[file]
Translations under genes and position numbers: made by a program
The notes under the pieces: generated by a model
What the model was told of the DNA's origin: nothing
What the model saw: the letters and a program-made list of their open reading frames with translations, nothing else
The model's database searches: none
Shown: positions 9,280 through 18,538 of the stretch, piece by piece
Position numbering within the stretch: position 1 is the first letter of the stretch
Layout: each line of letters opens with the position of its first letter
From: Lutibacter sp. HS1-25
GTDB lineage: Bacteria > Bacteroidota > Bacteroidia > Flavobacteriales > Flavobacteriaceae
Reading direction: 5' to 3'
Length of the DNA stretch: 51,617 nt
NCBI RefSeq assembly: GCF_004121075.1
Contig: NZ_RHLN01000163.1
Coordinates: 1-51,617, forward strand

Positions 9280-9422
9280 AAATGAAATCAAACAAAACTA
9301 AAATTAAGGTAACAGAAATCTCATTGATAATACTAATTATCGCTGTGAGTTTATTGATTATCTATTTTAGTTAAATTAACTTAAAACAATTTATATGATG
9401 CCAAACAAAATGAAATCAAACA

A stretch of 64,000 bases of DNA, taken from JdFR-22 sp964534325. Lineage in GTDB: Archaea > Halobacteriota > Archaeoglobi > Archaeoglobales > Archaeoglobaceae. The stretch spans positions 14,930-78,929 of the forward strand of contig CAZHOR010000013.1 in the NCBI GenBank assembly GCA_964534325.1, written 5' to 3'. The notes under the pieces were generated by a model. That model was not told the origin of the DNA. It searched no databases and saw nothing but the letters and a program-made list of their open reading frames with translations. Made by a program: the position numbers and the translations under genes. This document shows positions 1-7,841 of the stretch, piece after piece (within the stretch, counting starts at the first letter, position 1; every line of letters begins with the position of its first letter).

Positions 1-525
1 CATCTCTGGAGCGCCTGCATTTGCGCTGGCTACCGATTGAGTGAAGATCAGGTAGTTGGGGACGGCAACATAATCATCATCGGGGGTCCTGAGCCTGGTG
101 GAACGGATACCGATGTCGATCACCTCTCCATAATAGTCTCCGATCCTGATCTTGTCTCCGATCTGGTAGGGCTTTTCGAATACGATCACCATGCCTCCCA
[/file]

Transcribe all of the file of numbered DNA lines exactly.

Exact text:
Translations under genes and position numbers: made by a program
The notes under the pieces: generated by a model
What the model was told of the DNA's origin: nothing
What the model saw: the letters and a program-made list of their open reading frames with translations, nothing else
The model's database searches: none
Shown: positions 9,280 through 18,538 of the stretch, piece by piece
Position numbering within the stretch: position 1 is the first letter of the stretch
Layout: each line of letters opens with the position of its first letter
From: Lutibacter sp. HS1-25
GTDB lineage: Bacteria > Bacteroidota > Bacteroidia > Flavobacteriales > Flavobacteriaceae
Reading direction: 5' to 3'
Length of the DNA stretch: 51,617 nt
NCBI RefSeq assembly: GCF_004121075.1
Contig: NZ_RHLN01000163.1
Coordinates: 1-51,617, forward strand

Positions 9280-9422
9280 AAATGAAATCAAACAAAACTA
9301 AAATTAAGGTAACAGAAATCTCATTGATAATACTAATTATCGCTGTGAGTTTATTGATTATCTATTTTAGTTAAATTAACTTAAAACAATTTATATGATG
9401 CCAAACAAAATGAAATCAAACA

A stretch of 64,000 bases of DNA, taken from JdFR-22 sp964534325. Lineage in GTDB: Archaea > Halobacteriota > Archaeoglobi > Archaeoglobales > Archaeoglobaceae. The stretch spans positions 14,930-78,929 of the forward strand of contig CAZHOR010000013.1 in the NCBI GenBank assembly GCA_964534325.1, written 5' to 3'. The notes under the pieces were generated by a model. That model was not told the origin of the DNA. It searched no databases and saw nothing but the letters and a program-made list of their open reading frames with translations. Made by a program: the position numbers and the translations under genes. This document shows positions 1-7,841 of the stretch, piece after piece (within the stretch, counting starts at the first letter, position 1; every line of letters begins with the position of its first letter).

Positions 1-525
1 CATCTCTGGAGCGCCTGCATTTGCGCTGGCTACCGATTGAGTGAAGATCAGGTAGTTGGGGACGGCAACATAATCATCATCGGGGGTCCTGAGCCTGGTG
101 GAACGGATACCGATGTCGATCACCTCTCCATAATAGTCTCCGATCCTGATCTTGTCTCCGATCTGGTAGGGCTTTTCGAATACGATCACCATGCCTCCCA